• Now we have to modify the AndroidManifest.xml as shown in the image.

 

 

 

 

AndroidManifest.xml

 

<?xml version="1.0" encoding="utf-8"?>

<manifest xmlns:android="http://schemas.android.com/apk/res/android"

package="com.example.helloandroid"

android:versionCode="1"

android:versionName="1.0">

 

<uses-sdk

android:minSdkVersion="11"

android:targetSdkVersion="17" />

 

<application

android:allowBackup="true"

android:icon="@drawable/ic_launcher"

android:label="@string/app_name"

android:theme="@style/AppTheme">

<activity

android:name="com.example.helloandroid.MainActivity"

android:label="@string/app_name"

android:configChanges="keyboardHidden|orientation|screenSize">

<intent-filter>

<action android:name="com.example.helloandroid.MAINACTIVITY" />

 

<category android:name="android.intent.category.DEFAULT" />

</intent-filter>

</activity>

<activity

android:name="com.example.helloandroid.Example"

android:label="@string/app_name">

<intent-filter>

<action android:name="com.example.helloandroid.EXAMPLE" />

 

<category android:name="android.intent.category.DEFAULT" />

</intent-filter>

</activity>

</applicaton>

</manifest>

 

 

Code Explanation

  • The < activity > tag defines an activity.

  • Since our application at the moment contains to activities, we have two < activity > tags.

  • The first < activity > is the one which was already defined before, the one which calls the MainActivity.java.

  • The second < activity > represents the Example activity.

  • Now we explain the various attributes of the < activity >.

 

android:name

This defines the name of class that implements the activity. The attribute value should be a full qualified class name.

 

android:label

A user-readable label for the activity. The label is displayed on-screen when the activity must be represented to the user. It's often displayed along with the activity icon.

If this attribute is not set, the label set for the application as a whole is used instead (see the<application> element's label attribute).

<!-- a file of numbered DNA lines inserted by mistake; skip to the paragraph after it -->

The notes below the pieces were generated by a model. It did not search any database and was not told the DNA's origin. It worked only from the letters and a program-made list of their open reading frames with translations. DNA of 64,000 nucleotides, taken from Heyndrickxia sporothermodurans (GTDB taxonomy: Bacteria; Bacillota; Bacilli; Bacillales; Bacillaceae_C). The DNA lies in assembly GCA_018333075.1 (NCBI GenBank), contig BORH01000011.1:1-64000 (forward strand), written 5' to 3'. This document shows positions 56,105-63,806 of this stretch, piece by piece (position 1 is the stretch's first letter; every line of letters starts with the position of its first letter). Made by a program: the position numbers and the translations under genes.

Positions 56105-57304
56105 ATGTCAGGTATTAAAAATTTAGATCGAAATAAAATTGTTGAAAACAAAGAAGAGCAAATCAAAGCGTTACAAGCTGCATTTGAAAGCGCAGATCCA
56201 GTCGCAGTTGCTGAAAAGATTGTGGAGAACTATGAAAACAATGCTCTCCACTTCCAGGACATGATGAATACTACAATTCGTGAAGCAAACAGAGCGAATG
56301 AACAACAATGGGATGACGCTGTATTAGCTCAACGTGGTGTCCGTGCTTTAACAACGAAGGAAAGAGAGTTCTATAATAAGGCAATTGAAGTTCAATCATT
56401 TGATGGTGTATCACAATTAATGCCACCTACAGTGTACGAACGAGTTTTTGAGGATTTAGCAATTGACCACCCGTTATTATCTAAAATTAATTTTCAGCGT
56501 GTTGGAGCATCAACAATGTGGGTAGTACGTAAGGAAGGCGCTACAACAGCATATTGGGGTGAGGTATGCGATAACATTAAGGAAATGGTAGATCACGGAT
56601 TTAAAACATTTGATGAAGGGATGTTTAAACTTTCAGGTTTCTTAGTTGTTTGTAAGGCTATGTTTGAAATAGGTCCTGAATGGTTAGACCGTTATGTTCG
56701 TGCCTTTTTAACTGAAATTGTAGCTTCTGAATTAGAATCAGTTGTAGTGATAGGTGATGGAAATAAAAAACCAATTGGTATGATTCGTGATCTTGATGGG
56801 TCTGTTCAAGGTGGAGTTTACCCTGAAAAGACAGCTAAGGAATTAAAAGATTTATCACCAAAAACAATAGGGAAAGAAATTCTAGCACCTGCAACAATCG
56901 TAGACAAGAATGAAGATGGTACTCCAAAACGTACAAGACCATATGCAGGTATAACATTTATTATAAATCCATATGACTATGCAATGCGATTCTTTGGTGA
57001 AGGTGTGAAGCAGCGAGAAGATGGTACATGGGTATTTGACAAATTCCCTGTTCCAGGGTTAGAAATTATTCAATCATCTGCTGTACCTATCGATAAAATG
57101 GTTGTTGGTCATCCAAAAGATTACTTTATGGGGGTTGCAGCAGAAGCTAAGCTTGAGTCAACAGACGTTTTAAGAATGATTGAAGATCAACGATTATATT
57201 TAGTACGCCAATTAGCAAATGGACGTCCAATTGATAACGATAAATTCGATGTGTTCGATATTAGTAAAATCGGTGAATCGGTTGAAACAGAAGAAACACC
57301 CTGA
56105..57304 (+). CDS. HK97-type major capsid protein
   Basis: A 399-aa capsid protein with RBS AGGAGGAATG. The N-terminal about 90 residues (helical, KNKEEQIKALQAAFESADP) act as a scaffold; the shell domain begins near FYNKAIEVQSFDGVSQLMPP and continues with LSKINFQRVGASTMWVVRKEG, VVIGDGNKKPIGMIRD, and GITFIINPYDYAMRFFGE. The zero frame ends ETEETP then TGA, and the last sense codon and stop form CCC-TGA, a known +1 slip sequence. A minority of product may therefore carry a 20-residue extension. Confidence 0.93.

Now we explain the various attributes of the < intent-filter >

Specifies the types of intents that an activity, service, or broadcast receiver can respond to.

An intent filter declares the capabilities of its parent component what an activity or service can do and what types of broadcasts a receiver can handle.

It opens the component to receiving intents of the advertised type, while filtering out those that are not meaningful for the component.

 

Now we explain the various attributes of the < action >

This basically adds an action to the intent filter.

android:name

This defines the name of the action. This name is used to reference this action.

 

Now we explain the various attributes of the < category >.

This basically adds a category to the intent filter.

  • android:name

  • The name of the category. Standard categories are defined in the Intent class as CATEGORY_nameconstants. The name assigned here can be derived from those constants by prefixing "android.intent.category."

  • In this part, <category android:name="android.intent.category.LAUNCHER"> means that this will be the first activity which will be launched because of the LAUNCHER keyword. Application will find see the Launcher tag and then look for that activity name and then launch it.

  • Similarly <category android:name="android.intent.category.DEFUALT" means ghat this activity is a part of the android application but it will be launched only when it is called explicitly.